Current Transformers (CTs) are typically installed on electrical equipment operating at potentially lethal high-voltage levels. Please ensure to read the CT installation safety page before proceeding with the installation.
Install the CT on the phase conductor corresponding to the meter’s voltage input phase.
Position the CT with its 'towards the source' arrow or label facing towards the breaker supplying power to the load.
Connect the white and black CT leads to the corresponding CT input terminals marked with white and black dots.
Opening and Closing CTs
Split-core CTs open by pulling the latch upwards or downwards, depending on the product's design. Ensure the mating surfaces are clean for accurate measurements; debris can cause gaps, reducing accuracy. Place the CT around the conductor and close it firmly until you hear a click.
Solid-core CTs require the phase conductor to pass through the CT opening. This can be straightforward for smaller wire gauges but may not be practical for larger gauges or multiple parallel conductors.
For accurate measurements, install the CT on the phase conductor corresponding to its respective voltage input connection. For instance, a CT1 or ØA CT should be installed on the same phase conductor connected to the VA or ØA voltage input, and so on. Labeling wires with colored tape or labels can be helpful for identification.
To reduce magnetic interference between CTs on adjacent phases and prevent flashover arcs caused by debris across conductor terminals or bus bars, it's advisable to space CTs about 25mm (1 inch) apart.
For optimal accuracy, the CT aperture should not be more than 50% larger than the phase conductor. If the CT aperture is significantly larger, center the conductor in the CT aperture or, if that's not possible, place the conductor on the bottom of the 'U' shape of the CT, away from the open end where flux leakage occurs.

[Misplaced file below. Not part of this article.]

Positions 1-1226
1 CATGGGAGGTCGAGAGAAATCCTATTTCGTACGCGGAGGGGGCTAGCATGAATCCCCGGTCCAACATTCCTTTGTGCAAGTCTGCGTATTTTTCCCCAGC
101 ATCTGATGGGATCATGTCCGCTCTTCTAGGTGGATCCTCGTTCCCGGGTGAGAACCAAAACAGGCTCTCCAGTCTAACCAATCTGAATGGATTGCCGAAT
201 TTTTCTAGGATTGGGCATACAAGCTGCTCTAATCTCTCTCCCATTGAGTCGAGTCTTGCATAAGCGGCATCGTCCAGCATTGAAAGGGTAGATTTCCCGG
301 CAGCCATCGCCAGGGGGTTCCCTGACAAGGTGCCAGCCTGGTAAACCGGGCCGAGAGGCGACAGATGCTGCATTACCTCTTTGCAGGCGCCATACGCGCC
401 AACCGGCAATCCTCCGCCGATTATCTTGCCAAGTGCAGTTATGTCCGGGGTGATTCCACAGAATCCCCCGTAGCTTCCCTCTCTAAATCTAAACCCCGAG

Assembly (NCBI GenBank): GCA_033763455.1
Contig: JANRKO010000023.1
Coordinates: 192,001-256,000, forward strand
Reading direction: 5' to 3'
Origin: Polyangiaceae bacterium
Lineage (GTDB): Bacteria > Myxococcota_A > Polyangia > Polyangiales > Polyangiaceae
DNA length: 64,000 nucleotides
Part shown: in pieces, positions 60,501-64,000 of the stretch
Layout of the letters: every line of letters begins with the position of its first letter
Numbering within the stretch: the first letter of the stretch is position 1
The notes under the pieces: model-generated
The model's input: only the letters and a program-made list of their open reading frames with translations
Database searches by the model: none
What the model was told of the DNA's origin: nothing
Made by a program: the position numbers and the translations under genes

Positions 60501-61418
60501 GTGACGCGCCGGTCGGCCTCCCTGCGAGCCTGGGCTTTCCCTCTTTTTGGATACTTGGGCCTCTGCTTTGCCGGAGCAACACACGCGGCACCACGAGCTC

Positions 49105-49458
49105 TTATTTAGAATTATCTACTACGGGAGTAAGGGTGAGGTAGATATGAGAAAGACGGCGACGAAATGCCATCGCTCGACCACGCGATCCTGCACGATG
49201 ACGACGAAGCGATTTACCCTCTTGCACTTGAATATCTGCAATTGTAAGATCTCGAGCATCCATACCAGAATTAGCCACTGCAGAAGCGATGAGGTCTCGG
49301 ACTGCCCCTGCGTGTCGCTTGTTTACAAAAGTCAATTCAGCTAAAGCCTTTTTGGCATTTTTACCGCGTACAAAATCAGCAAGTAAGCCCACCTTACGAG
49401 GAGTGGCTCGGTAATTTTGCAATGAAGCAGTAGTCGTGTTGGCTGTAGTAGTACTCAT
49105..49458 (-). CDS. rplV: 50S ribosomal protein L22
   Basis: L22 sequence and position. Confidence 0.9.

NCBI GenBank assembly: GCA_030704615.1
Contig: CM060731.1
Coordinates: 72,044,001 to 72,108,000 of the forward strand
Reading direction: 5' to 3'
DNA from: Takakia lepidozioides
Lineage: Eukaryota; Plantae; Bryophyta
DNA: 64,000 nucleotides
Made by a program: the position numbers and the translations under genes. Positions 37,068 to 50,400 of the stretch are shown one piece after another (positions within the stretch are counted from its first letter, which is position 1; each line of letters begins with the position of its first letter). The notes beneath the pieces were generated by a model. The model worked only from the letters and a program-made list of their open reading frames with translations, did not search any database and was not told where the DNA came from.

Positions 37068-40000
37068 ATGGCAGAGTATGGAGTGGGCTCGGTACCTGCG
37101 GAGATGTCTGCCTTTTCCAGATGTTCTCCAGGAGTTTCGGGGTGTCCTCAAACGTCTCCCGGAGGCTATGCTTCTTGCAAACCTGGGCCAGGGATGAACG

Plastic cable ties can be used to secure the CT position on the phase conductor. Some CT models might also allow securing with cable ties to prevent accidental opening.
Connecting to the Meter
Since meter CT inputs are sensitive to Electrostatic Discharge (ESD), always ground yourself by touching an electrical enclosure or other grounded metal object before handling transformers. This is a best practice for all ESD-sensitive electronics.
To connect CT leads to the CT input terminals, strip about 1/4 inch (6mm) of insulation from one end of each wire, twist the strands together, insert into the terminal block, and tighten the screw. It's easier to connect the wires to the terminal block before attaching the block to the meter.
Unused CT inputs can capture electrical noise, so it's advisable to short-circuit the unused CT input terminals with a wire jumper about 1 inch long between the white and black CT terminals. This is generally not an issue if no line voltage is connected to the respective voltage input terminal.
Direction and Polarity
CTs come marked with symbols (arrows) or labels indicating the correct mechanical direction towards the current source (typically the utility meter or circuit breaker).
The electrical polarity, indicated by the white and black wires, must also be correct. Connect each pair of CT wires to their corresponding terminals on the black 6-position screw terminal block, marked with labels like CT1 or ØA, CT2 or ØB, CT3 or ØC. Ensure the white wire connects to the terminal with the white dot, and the black wire to the one with the black dot.